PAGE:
Deliberate dimples

It’s a Forester, but not as we know it


Supermarke­t parking dents are bad enough. A tree branch clonking on the paint during a storm is enough to put a frown on anybody’s face. Getting hail damaged is for most people a disaster.

For this bloke, it’s part of the job – or obsession.

American storm chaser Reed Timmer is on all those Tv shows driving toward tornadoes as everyone else is driving away. He has run through a series of weird looking vehicles in the process. Now, he’s gone mainstream with a 2018 Subaru Forester.

Though it was in ‘[pretty good” condition when he started out, it now looks more like a golf ball after being driven into major storms and pelted by hail stones bigger than oranges.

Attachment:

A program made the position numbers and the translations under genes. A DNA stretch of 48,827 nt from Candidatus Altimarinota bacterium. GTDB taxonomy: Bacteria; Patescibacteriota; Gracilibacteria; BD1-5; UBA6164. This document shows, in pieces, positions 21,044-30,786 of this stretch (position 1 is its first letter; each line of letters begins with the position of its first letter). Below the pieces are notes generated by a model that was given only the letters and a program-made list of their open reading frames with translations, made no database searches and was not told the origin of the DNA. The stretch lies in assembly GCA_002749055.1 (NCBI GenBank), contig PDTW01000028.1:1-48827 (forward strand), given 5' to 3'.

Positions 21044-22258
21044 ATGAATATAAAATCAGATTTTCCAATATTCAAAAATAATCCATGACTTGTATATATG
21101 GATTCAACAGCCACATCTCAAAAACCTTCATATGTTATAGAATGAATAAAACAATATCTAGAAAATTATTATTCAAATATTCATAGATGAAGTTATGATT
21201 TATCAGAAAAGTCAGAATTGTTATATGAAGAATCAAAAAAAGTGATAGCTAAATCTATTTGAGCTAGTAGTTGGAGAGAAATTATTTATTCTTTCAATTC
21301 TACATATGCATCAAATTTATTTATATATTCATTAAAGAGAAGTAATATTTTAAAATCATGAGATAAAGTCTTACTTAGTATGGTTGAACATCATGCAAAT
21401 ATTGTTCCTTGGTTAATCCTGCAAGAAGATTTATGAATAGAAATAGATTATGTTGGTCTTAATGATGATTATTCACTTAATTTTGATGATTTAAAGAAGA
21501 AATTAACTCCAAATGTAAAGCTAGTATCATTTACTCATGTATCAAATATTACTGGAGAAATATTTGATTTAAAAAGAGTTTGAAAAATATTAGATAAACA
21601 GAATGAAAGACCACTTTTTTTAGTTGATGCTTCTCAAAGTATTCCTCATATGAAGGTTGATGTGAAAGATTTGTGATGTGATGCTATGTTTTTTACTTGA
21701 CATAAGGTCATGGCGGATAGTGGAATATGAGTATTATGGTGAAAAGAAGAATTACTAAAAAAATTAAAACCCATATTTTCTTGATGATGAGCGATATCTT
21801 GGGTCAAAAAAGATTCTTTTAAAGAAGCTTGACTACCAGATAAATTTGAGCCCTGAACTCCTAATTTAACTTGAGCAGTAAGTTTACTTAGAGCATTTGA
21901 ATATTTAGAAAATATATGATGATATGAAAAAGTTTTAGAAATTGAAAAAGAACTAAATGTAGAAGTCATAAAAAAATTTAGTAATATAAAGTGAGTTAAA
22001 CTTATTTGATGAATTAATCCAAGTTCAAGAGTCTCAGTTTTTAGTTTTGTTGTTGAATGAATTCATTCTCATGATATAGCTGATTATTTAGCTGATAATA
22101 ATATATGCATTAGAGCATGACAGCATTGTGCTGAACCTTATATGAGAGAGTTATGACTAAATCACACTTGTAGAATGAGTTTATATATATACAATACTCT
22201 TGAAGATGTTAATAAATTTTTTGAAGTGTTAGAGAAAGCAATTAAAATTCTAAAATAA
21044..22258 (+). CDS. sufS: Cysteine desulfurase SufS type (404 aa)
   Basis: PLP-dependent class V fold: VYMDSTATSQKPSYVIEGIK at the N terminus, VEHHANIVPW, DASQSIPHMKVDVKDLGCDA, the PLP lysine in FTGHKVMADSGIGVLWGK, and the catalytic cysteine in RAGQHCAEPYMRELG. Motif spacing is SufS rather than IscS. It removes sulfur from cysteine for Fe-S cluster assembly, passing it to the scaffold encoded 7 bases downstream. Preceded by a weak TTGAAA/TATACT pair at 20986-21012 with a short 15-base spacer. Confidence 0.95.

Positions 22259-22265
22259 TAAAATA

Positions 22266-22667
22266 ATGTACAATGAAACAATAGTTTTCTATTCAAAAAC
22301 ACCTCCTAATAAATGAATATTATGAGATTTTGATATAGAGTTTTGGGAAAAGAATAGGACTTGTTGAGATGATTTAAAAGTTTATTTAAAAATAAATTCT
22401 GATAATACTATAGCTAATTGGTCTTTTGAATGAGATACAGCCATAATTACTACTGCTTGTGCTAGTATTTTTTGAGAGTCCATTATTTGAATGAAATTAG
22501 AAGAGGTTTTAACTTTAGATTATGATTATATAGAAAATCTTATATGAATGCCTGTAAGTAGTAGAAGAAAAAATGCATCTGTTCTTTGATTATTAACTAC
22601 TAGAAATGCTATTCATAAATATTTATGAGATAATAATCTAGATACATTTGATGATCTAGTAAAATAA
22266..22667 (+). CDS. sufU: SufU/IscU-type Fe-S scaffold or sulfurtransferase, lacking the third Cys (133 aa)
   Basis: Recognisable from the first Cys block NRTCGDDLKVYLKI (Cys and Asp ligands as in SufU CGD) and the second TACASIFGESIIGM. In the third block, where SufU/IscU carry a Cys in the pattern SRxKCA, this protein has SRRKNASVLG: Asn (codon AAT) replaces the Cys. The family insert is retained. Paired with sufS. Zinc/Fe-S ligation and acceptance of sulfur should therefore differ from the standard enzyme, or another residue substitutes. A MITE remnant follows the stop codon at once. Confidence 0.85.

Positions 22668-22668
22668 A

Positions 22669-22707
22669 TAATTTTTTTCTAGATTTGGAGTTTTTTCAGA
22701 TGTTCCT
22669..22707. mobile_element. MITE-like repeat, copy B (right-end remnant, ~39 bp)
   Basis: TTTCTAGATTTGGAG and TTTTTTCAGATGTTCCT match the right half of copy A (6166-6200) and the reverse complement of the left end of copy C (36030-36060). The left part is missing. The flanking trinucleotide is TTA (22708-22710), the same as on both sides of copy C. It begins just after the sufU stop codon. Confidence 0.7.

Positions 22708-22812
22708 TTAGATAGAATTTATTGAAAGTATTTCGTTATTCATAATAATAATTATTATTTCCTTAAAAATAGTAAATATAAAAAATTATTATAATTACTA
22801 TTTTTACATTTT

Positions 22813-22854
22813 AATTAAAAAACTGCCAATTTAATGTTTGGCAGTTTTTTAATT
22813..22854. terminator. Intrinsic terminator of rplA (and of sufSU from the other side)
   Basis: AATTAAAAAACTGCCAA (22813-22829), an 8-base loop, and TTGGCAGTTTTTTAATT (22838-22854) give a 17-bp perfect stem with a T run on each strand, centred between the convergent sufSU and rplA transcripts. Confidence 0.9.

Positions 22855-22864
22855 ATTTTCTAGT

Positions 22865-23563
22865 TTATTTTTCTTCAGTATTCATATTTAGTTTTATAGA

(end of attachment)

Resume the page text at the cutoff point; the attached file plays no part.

“I saw my first tornado in October of ‘98,” he told American magazine Car and Driver.

“I have been storm chasing nonstop ever since. I’ve seen over 700 tornadoes, dozens of hurricanes, about 40 tropical cyclones, flash floods, lake effect snow, blizzards. I just love to chase it all.”

The vehicle’s non-Subaru options list includes ground-based and launchable probes, small rockets with sensors in their nose cones, and a rocket launcher.

A week after he took delivery of the SUV, he drove into a storm in Colorado that was throwing hailstones the size of baseballs

“It blew the windows out, covered it in dents.”

Then he drove it into Arizona’s monsoon and dust storm season, where the Subaru’s boxer-four engine was forced to inhale dirt with insects, scorpions and fungus in it.

“If you breathe this stuff, you get something called valley fever.”

Great way to spend a weekend.

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